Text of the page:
My mother passed away last Saturday.
It was not unexpected.
She has had Alzheimer’s for eight years…and the disease has slowly taken her away from us. She was been my best lifetime friend. My true sister, my confidante, my advisor, my supporter. She always had my back….There have been many, many goodbyes over the past several years. But, despite the fact that “my mom” was really gone, I dreaded the thought of the finality of it all. I was scared, for fear I couldn’t face the trauma of losing her. I am only one of two people I know at my age who, up until a week ago, had both of their parents still alive. I didn’t want to NOT have my mom alive.
I got a call from my dad on a Sunday afternoon. He asked me to come down as soon as possible. So within three hours I was on my way to the airport. A few hours earlier, I’d had an amazing experience with a Southwest Airline agent, who took a ticket that I'd gotten at a REALLY great price (that I was scheduled to use this week…) and allowed me to use it with no extra charge. When I was wheeling my bag onto the plane, tears streaming down my face, I thought how sweet she was to give me that ticket…and then the voice… The voice that said SHE didn’t give you the ticket, *I* did. Whew. I was taken back to a familiar place from my past. To a story I hadn’t thought about it for probably 25 years!
Years ago, I read an inspiring book called The Hiding Place, by Corrie Ten Boom. And not too long afterwards, I had the honor of caring for her when she was admitted to the hospital I worked in. She shared a story (which was also in her book) and although I don’t remember it verbatim, it was related to a question that was asked of her. “HOW did you endure all those horrible experiences? I don’t think I would have the strength to do it”
She asked the question back, “When you are a child who is going on a trip with your father, does he give you your ticket months in advance? Absolutely not. He knows that as a child you would lose it before the time came when you needed it. No, he gives it to you just as you are getting on the train… And so it is with our strength. We get it ONLY as we need it.”
Was it an easy week? Although the hospice agency was to provide 24 hour nursing coverage, my dad was very anxious, and asked me to sleep in my mom’s room at the Alzheimer’s center. I can only imagine what it must feel to lose your life partner of almost 70 years. But, do you know what it feels like to sleep with a strange nurse in the room, and oxygen concentrator running, and all the lights on? To have only two changes of clothes (one that you slept in every night???), and no shower for five days? (Yup. I perfected the Shirley Maclaine role in Terms of Endearment). Worse than that was watching my mom struggle to breathe, and simultaneously struggle to let go. Having to suction her myself because the hospice agency failed to send nurses as promised, and when they did, they sent a one who couldn’t stay awake at night (therefore I did, for three consecutive nights), and an evening nurse who was so sick she had to be sent home. (Yes, I WILL be following up on those issues….). Throw in typical family dynamics, and planning a memorial with my dad and you begin to get the picture. It was probably the most challenging week of my life. But, every time I thought I was going to totally lose it, I reached into my pocket and held onto “my ticket”. And you know what? I found strength that I never knew I could have. I found courage, compassion, and patience. I went to many other previously unknown and beautiful places on my “train ride”. And as painful as it was, I would not have traded that experience for anything.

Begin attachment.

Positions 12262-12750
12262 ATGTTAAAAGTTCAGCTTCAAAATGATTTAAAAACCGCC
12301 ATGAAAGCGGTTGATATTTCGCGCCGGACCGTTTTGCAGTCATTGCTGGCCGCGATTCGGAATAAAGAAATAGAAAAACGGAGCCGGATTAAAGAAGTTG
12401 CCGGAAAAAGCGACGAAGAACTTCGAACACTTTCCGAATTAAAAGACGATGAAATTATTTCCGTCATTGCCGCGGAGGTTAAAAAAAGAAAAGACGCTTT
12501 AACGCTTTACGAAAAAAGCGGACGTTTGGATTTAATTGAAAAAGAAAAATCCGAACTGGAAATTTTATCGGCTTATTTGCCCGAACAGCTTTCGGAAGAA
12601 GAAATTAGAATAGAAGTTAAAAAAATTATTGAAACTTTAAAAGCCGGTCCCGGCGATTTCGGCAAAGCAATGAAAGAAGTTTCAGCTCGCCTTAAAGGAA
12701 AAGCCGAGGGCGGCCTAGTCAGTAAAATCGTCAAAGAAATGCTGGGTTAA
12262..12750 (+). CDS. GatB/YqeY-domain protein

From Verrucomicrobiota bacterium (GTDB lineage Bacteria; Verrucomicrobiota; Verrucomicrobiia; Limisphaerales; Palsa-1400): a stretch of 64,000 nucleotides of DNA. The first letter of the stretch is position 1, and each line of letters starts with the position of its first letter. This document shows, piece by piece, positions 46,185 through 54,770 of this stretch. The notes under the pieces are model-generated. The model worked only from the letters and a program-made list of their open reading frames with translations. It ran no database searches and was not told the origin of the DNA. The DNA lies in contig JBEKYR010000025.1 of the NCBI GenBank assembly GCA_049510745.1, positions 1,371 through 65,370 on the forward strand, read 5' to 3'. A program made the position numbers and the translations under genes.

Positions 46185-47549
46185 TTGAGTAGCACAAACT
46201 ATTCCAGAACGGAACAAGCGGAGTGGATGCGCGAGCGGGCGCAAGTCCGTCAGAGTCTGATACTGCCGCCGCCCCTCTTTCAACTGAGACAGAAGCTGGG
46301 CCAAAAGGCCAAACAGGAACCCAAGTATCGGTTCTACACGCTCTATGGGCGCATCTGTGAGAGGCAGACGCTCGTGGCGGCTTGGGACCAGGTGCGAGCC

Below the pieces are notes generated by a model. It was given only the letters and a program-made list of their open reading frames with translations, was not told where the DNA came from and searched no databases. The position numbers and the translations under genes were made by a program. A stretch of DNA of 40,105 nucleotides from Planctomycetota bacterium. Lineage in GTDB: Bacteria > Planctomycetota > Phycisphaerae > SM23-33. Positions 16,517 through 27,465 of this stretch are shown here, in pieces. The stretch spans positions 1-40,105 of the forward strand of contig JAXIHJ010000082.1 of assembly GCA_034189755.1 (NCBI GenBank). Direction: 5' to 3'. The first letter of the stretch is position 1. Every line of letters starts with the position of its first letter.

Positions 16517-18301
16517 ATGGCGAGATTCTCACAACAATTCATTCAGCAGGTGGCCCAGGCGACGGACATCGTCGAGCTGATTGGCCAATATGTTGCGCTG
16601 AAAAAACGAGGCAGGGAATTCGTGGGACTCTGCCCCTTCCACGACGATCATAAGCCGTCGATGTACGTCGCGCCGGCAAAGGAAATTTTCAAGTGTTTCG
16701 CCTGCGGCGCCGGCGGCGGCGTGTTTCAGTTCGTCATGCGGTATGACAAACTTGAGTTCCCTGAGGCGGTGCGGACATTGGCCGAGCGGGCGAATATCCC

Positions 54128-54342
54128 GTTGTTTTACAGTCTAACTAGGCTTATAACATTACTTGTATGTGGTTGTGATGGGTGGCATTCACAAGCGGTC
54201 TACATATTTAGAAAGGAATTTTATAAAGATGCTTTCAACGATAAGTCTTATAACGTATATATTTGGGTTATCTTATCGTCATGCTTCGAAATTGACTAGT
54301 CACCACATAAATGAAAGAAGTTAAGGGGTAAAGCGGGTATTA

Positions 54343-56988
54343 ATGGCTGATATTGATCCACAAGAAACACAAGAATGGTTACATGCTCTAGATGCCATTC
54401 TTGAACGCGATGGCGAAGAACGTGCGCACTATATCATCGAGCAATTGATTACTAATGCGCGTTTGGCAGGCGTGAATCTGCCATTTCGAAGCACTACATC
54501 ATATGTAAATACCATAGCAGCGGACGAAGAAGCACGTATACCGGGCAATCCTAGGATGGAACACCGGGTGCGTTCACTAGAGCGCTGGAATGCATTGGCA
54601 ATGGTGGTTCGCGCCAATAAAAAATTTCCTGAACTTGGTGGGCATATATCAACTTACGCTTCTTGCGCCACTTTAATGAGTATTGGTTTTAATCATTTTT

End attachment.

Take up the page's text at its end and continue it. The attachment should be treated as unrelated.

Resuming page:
It was like I always knew it would be. The two of us together at the end. Not my sibs. Not my dad…just us. I was able to hold her hand, stroke her head, and play her favorite music (see links below) as she transitioned out of her prison of a body with a demented brain. I was there to whisper words of comfort in her ear. And now, she is free now to visit me once again. I feel her smiling as I write this and it brings a grin to my face.
Now, just to prove everything was as it was meant to be? I was upgraded to first class (complementary) on my way home, and my first day back (yesterday) I had the most amazing massage and an acupuncture treatment. AND…I am eating really healthy to compensate for the chocolate I ate last week, and to boost my immune system before we leave on our trip to India in 17 days!
Life goes on...
These are the songs I played. In sequence.
The Jazz Band Ball Orchestra sang this to my mom on her birthday in 1989.
She used to play this on the piano. Many nights as a child I fell asleep as she did.
Josh Groban, her favorite. As this was playing, the angels lifted her up and carried her away. No better way to go.